Skepchick Quickies, 11.7


Jen is a writer and web designer/developer in Columbus, Ohio. She spends too much time on Twitter at @antiheroine.

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  1. In other news, the judges for Olympic boxing will now be rich noblemen who will choose the winner based on how pretty she is when she fights.

    The winner will then be crowned and taken away from all that boxing so she never has to fight again (or do math).

  2. “AIBA suggested to its national federations last year that wearing skirts would help the women stand out from the men’s competitions.”

    …No shit? This is about on par with the LFL, and I’m certain that their uniform set them apart so much from the NFL that men watch them for the athleticism and skill involved and certainly not to gawk at scantily-clad women.

  3. The Olympic boxing story reminds me of a martial arts tournament I heard about. I do not think it was Olympic TKD (because they wear pads that would have made the suggestion even more ridiculous) but the organizers suggested the women competitors compete with only sports bras on their upper body instead of the traditional dobak (tunic) to increase spectator interest in the sport. They, however, did not require the men to be similarly shirtless.
    Some of the female competitors at these tournaments are girls under the age of 10. You gonna make then strip as well?

  4. Wow… why is that olympic thing even a question any more? I mean I remember seeing the same discussion about women in baseball on A League of Their Own. *head desk*

  5. I think it really sucks how there aren’t as many women graduating in the more physical & engineering sides of STEM.

    I have a personal feeling it’s because there’s a societal slant towards women NOT being in those fields and that in the younger years, there’s not a whole lot of encouragement by schools & communities towards young girls to investigate things like Software Development, Engineering, or Physics as a career path. I think there should certainly be more of this.

    1. As a woman in biology, I can say that as a high school student I was essentially told by an engineering school “not here.” I knew that I wanted to be in science, and at one point I thought maybe engineering was what I wanted to do. When I approached a table for The XXXXX School of Mines I was met with the most condescending representative that I have ever encountered. The way that I was spoken to, in the “oh, so you think you might like science, little girl?” sort of way completely turned me off. Maybe I should have been stronger and fought it, but I’m not sorry to be in biology. Not one little bit. It’s not easy, and it’s not a cop out. I love every minute of what I do.

      1. That’s terrible, but I assume it happens in all the time in both blatant and subtle ways from admins, family, and peers.

        Have any other women here experienced such discrimination as a result of examining a career in the TEM part of STEM?

        1. I work in technology, with a computer science background, and women in technology is my special area of interest. Personally, I haven’t experienced as much outright discrimination as much as I have seen the sort of subtle cultural pressures you described earlier. I think that’s even more dangerous, because it’s harder to fight.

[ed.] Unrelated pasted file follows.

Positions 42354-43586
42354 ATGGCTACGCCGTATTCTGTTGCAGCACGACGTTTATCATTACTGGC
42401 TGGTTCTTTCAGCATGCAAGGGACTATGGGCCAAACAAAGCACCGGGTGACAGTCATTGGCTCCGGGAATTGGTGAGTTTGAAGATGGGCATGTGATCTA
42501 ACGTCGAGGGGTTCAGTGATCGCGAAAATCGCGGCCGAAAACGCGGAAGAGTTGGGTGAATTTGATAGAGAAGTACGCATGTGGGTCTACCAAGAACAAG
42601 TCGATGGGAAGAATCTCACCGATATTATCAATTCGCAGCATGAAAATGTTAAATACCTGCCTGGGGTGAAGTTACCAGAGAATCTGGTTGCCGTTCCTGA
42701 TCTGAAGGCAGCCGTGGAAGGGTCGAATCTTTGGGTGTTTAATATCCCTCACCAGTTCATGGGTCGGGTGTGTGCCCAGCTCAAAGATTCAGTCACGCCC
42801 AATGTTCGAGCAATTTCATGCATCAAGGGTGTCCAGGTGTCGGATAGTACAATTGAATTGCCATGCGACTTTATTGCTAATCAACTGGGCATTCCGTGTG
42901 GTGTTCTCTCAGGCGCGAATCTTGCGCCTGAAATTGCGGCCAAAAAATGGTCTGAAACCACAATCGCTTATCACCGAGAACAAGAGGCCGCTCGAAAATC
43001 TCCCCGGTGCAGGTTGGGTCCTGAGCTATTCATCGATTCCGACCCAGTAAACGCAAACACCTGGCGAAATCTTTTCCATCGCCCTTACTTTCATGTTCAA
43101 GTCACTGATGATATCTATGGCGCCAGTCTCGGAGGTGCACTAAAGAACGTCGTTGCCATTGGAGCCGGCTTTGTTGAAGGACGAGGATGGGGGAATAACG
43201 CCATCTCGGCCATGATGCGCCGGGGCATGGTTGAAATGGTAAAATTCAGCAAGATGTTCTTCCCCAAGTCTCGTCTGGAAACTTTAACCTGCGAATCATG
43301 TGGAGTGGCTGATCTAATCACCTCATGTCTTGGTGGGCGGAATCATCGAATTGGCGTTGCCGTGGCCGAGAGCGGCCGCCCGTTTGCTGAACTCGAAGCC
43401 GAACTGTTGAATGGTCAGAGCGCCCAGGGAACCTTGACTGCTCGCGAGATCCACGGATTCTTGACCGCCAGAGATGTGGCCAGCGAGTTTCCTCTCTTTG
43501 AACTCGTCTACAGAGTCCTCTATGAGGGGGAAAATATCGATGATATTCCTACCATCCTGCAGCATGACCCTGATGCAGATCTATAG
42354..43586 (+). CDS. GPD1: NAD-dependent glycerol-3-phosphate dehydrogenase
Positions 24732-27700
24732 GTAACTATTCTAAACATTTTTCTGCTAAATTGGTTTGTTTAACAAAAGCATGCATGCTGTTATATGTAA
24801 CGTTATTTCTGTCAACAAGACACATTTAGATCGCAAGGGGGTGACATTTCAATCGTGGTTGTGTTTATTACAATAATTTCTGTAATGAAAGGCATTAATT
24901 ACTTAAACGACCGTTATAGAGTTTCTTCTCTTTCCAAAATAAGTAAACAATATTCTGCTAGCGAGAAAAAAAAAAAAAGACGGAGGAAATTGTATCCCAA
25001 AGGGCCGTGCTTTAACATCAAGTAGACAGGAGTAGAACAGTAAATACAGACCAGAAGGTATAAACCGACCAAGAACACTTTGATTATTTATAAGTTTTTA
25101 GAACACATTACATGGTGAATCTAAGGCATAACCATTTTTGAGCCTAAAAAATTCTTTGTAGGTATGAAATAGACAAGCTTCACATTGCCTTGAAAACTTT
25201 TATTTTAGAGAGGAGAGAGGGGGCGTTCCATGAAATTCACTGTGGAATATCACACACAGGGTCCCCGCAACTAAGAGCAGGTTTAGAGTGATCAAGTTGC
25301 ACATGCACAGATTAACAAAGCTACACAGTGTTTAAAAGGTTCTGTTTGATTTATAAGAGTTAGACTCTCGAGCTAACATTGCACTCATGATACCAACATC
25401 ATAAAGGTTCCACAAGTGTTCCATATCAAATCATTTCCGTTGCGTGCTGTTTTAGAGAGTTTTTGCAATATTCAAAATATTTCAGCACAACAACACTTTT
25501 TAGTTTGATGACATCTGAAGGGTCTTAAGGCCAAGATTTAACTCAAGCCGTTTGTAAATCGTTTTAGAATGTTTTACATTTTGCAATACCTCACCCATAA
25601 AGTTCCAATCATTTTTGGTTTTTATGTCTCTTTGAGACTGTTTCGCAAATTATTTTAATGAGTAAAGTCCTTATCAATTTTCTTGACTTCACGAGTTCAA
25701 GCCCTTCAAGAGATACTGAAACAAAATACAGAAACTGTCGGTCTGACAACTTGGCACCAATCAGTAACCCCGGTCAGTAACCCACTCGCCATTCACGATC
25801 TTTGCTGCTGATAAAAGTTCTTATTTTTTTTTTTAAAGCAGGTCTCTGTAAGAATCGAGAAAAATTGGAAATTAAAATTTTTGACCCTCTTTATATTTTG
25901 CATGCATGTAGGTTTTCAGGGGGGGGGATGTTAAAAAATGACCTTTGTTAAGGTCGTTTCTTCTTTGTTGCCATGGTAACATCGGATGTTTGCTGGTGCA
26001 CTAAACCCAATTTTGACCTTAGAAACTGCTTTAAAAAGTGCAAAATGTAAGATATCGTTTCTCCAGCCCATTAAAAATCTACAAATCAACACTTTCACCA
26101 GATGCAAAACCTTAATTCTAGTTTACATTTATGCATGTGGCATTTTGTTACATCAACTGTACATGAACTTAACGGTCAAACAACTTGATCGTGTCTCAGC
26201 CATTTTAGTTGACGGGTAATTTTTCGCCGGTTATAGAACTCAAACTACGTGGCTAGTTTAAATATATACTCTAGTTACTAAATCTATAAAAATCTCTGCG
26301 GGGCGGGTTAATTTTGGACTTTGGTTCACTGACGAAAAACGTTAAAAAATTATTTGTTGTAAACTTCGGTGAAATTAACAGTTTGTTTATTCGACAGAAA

6. Even if that miniskirt suggestion was taken out of context, or exaggerated for effect by the media, it’s still a colossal WTBF* moment. What the fuck, Olympic Committee?!!

    *What The Buggering Fuck

  7. I thought about engineering, my grandfather was the one who really pushed me towards it, told me from infancy that I was bright enough to do it. Unfortunately, the vast majority of engineering majors were creepy men who enjoyed making suggestive comments about my boobs and butt, not to mention all the comments about being blonde. Nice Guy ™ run amok. The only women who seemed to do well in these majors were androgynous, and mostly sexless, I would imagine in self-defense. They didn’t really date, either. Quite frankly, I like people, and I like interacting with them. I never saw examples of careers that could combine that with a physics or engineering degree.

    1. Yet another example of how biases and uneven access to opportunities harms everyone. People who are good at engineering and also can relate well to other people, especially non-technical people, are rare and valuable members of many engineering groups. Discouraging women from engineering careers automatically cuts the number of such people in half. I think if you had continued with engineering, you may have eventually discovered your skills are more valuable than you thought. But there is no rational reason you should have to put up with so much nonsense to achieve this.

      I hope you have found or will find another career that suits you and that you enjoy.

      Logical fallacy time: All engineers are nerds. No true nerd would discourage nerdery in another nerd. Therefore the engineering students you knew were neither true engineers nor nerds. :-)

  8. “Young women, she says, don’t realize they are limiting their pay and job options by flocking to the same field.”

    Lines like this irk me. Yes, lower pay is a problem. Yes, limited jobs are a problem. However, I’m not keen on the implication that we’re supposed to choose paycheck over passion. If you go into the life sciences because it’s what you love, then yes, you should be warned of potential setbacks in the job market where they exist, but you shouldn’t feel forced to choose a secondary field or one you merely tolerate for the sake of competitive pay.

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